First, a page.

Light emission as wire rope breaks

  • #1
David Snyder
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I knew the one inch wire rope was under severe strain, that's why I was watching it when it parted (broke). First, a few of the individual steel wires broke with some small time interval between each break. Then more wires broke at a faster rate until the remainder broke all at once. It was possible to see when each wire broke because it was dark and as each wire parted a flash of neon blue light was emitted at the break. I have some fuzzy idea of how electrons/photons might be "shaken loose" as a wire was stretched to its breaking point, but that's not my question. The question is: Why blue light? It has been suggested to me that this was because the emitted radiation was traveling faster than the local speed of light through a transparent medium (air) ie it was Cherenkov radiation. Is this a realistic explanation?
 

Answers and Replies

  • #2
voko
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That's a very interesting phenomenon. I have never seen nor heard of anything like that. I guess what could be happening is the crystalline structure change, and that would release some energy.

Now if somebody knows (I certainly do not) the base energy levels of iron's atoms in all its crystalline forms, we could then check whether any transition would have energy corresponding to blue light or greater.
 
  • #4
DarioC
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  • #5
Vanadium 50
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Having not seen what you describe, I can only make an educated guess. Just before wire yields, it pinches. If there is some way for the wire to gain an electric charge, the field at the point of yield becomes large and you will get a corona. The corona will look like you describe, and is unlikely to last very long.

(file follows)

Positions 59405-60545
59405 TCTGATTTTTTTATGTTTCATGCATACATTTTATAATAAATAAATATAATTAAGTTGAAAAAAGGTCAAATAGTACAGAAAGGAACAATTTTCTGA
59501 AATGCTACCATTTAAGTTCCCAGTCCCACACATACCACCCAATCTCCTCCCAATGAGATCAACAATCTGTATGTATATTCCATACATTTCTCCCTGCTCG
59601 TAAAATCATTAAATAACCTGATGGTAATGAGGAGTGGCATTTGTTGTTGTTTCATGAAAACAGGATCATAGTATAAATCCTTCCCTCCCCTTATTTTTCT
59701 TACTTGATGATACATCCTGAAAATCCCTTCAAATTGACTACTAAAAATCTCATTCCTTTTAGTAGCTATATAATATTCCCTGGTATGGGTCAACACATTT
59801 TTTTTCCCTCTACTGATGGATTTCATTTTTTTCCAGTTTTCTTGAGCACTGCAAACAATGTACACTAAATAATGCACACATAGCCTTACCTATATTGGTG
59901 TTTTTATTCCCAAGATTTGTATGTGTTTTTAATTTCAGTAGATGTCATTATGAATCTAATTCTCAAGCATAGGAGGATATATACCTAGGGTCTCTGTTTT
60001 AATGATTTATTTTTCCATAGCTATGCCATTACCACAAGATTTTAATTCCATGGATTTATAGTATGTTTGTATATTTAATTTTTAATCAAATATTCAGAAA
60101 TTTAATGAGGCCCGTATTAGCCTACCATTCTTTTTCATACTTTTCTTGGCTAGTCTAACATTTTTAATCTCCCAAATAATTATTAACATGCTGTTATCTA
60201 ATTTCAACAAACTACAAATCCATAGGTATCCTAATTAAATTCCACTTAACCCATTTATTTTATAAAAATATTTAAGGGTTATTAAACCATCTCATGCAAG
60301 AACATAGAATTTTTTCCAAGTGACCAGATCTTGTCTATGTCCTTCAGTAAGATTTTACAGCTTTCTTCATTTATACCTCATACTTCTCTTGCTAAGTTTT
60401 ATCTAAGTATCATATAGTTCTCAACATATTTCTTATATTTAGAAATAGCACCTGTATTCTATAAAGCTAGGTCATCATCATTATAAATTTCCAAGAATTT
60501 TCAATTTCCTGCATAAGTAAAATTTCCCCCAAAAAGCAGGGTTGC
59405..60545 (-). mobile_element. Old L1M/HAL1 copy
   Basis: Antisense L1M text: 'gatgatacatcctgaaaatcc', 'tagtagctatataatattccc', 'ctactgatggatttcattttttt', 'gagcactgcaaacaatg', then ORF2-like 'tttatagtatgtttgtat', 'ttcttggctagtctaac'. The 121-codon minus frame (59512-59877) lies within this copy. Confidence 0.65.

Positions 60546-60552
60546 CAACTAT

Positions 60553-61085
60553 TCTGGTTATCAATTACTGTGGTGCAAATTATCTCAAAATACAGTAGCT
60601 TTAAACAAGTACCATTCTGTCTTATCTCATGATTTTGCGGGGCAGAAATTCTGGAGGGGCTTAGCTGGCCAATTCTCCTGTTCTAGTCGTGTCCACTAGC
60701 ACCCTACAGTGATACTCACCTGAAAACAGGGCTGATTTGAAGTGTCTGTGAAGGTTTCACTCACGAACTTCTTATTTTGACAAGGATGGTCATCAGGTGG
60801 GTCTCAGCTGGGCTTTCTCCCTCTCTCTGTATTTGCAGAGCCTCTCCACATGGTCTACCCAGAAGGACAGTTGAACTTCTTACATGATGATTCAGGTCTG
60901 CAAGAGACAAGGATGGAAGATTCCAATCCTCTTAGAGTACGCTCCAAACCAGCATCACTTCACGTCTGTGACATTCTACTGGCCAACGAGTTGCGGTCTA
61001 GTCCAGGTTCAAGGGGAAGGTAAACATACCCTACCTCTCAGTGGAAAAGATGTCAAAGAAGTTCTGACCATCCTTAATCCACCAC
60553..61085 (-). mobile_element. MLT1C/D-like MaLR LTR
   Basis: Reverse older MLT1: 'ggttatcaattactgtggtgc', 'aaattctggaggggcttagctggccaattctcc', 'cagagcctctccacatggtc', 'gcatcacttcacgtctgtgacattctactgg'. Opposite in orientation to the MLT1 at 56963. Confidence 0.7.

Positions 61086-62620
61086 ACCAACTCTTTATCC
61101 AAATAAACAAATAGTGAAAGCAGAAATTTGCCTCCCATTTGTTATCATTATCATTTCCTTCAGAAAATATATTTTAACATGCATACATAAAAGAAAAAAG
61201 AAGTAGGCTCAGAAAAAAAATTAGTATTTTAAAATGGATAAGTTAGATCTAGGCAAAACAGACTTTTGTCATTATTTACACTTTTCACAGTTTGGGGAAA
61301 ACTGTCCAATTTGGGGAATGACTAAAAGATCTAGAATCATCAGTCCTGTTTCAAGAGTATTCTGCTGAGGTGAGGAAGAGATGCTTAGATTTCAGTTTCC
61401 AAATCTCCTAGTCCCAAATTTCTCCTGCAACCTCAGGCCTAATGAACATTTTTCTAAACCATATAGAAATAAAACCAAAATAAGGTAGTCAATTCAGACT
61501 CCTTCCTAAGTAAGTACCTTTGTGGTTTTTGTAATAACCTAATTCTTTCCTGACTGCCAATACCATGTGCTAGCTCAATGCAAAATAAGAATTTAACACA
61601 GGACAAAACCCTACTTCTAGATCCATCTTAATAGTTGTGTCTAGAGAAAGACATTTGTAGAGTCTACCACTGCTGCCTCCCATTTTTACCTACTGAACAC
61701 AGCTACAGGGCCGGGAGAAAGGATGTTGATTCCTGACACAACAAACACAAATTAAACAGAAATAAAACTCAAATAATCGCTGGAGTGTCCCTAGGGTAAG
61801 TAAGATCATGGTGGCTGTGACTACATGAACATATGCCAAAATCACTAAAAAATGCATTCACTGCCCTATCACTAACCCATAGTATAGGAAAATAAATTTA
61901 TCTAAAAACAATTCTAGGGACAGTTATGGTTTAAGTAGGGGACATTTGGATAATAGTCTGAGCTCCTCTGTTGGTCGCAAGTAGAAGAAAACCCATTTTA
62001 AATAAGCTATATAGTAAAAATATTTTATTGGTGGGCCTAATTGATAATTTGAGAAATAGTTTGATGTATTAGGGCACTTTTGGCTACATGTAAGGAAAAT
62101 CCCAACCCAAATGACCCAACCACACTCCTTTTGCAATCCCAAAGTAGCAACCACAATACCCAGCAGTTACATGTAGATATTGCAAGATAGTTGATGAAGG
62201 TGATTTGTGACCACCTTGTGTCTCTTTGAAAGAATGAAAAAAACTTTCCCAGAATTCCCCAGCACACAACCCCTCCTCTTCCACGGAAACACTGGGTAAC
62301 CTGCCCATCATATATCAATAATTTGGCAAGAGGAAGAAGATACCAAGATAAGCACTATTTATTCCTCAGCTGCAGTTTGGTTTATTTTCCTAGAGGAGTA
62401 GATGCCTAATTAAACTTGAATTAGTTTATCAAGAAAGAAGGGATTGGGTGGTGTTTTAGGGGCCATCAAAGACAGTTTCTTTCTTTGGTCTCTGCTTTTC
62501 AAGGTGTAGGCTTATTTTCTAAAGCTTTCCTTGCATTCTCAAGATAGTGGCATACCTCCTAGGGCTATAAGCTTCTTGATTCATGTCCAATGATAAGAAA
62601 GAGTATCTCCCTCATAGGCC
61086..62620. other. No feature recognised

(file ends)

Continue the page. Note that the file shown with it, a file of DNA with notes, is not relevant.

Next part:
• #6
Buckleymanor
644
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If you take an asperin tablet and snap it in two inside a dark room you get a similar result.
You see a blue spark it has something to do with the piezo electrical effect though I ain't sure it's quite the same phenomenom.
 
  • #7
my_wan
868
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Probably quiet similar to the effect of producing x-rays with tape.
http://www.nature.com/news/2008/081022/full/news.2008.1185.html
Check out the video link there.

Of course that requires a vacuum to get sufficient charge separation before discharge. Basically when you stress the wire it resist because of the bound electrons. So the stress actually separates the bound electrons slightly and stores that stretching energy in the band gap. Then when it breaks the electrons accelerate back into a ground state releasing that energy as electromagnetic radiation, light.

Note that this is an effect of accelerating electrons whether the acceleration is caused by changing atomic orbitals or merely some free electrons jumping some band gap.
 
  • #8
olaney
18
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When metal is machined, heavy currents flow as the 'electron sea' is split. What you see is an electrical spark when the strands part. Sparks in air are generally blue. Might be yellow in a sodium rich atmosphere, which would be an interesting experiment. Suffice to say, if you place a scope probe across the pending break, make sure it is HV rated, or use a ballast resistor in shunt.
 
  • #9
David Snyder
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Thank you all for your responses. What none of you have been unkind enough to say is "No dummy, it ain't got nothin' to do with Cherenkov radiation." Now that I think on it the light emited by some candies, when broken, is blue. Buckleymanor says aspirin also sparks blue. DarioC says that black friction (electrical?) tape gives off blue light when separated. My take is that these emissions from different materials are not completely understood. The question that remains is : Why blue? Why not longer wavelengths instead of shorter?
 
  • #10
my_wan
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There's a fairly straight forward explanation of why blue light is so ubiquitous in so many materials stressed this way. When an electron jumps a gap, to equalize charges, the wavelength generated depends on the energy required to jump this gap. That is turn is determined by the dielectric constant of the medium the electrons must jump through, in this case air. Hence, the one thing all these blue light producing materials have in common is the dielectric constant of the air in the gap the electrons are crossing.

This also explains why in order to get x-rays instead of blue light from scotch tape you have to put it in a vacuum. This effectively reduces the dielectric constant such that the energy required to jump the gap is greater. Hence you get much higher energy x-rays, instead of blue light.
 

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